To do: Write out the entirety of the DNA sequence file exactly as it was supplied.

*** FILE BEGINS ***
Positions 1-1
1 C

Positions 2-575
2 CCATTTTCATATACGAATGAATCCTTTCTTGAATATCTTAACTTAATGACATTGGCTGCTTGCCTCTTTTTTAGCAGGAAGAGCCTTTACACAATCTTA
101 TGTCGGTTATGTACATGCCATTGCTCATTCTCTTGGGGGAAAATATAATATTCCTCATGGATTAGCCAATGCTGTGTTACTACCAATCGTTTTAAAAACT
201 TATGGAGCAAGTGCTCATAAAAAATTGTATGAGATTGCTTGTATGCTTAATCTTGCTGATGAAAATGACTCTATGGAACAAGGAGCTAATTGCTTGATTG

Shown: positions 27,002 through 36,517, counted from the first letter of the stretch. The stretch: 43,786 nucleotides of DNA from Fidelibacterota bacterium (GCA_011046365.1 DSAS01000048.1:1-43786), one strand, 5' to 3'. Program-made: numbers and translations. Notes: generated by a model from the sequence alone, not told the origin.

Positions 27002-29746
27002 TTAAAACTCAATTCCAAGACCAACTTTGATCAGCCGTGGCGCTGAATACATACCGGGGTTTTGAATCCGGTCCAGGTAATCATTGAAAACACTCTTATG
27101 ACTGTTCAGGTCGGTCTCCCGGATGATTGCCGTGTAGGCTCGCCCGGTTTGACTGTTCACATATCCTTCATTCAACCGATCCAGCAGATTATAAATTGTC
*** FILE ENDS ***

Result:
Positions 1-1
1 C

Positions 2-575
2 CCATTTTCATATACGAATGAATCCTTTCTTGAATATCTTAACTTAATGACATTGGCTGCTTGCCTCTTTTTTAGCAGGAAGAGCCTTTACACAATCTTA
101 TGTCGGTTATGTACATGCCATTGCTCATTCTCTTGGGGGAAAATATAATATTCCTCATGGATTAGCCAATGCTGTGTTACTACCAATCGTTTTAAAAACT
201 TATGGAGCAAGTGCTCATAAAAAATTGTATGAGATTGCTTGTATGCTTAATCTTGCTGATGAAAATGACTCTATGGAACAAGGAGCTAATTGCTTGATTG

Shown: positions 27,002 through 36,517, counted from the first letter of the stretch. The stretch: 43,786 nucleotides of DNA from Fidelibacterota bacterium (GCA_011046365.1 DSAS01000048.1:1-43786), one strand, 5' to 3'. Program-made: numbers and translations. Notes: generated by a model from the sequence alone, not told the origin.

Positions 27002-29746
27002 TTAAAACTCAATTCCAAGACCAACTTTGATCAGCCGTGGCGCTGAATACATACCGGGGTTTTGAATCCGGTCCAGGTAATCATTGAAAACACTCTTATG
27101 ACTGTTCAGGTCGGTCTCCCGGATGATTGCCGTGTAGGCTCGCCCGGTTTGACTGTTCACATATCCTTCATTCAACCGATCCAGCAGATTATAAATTGTC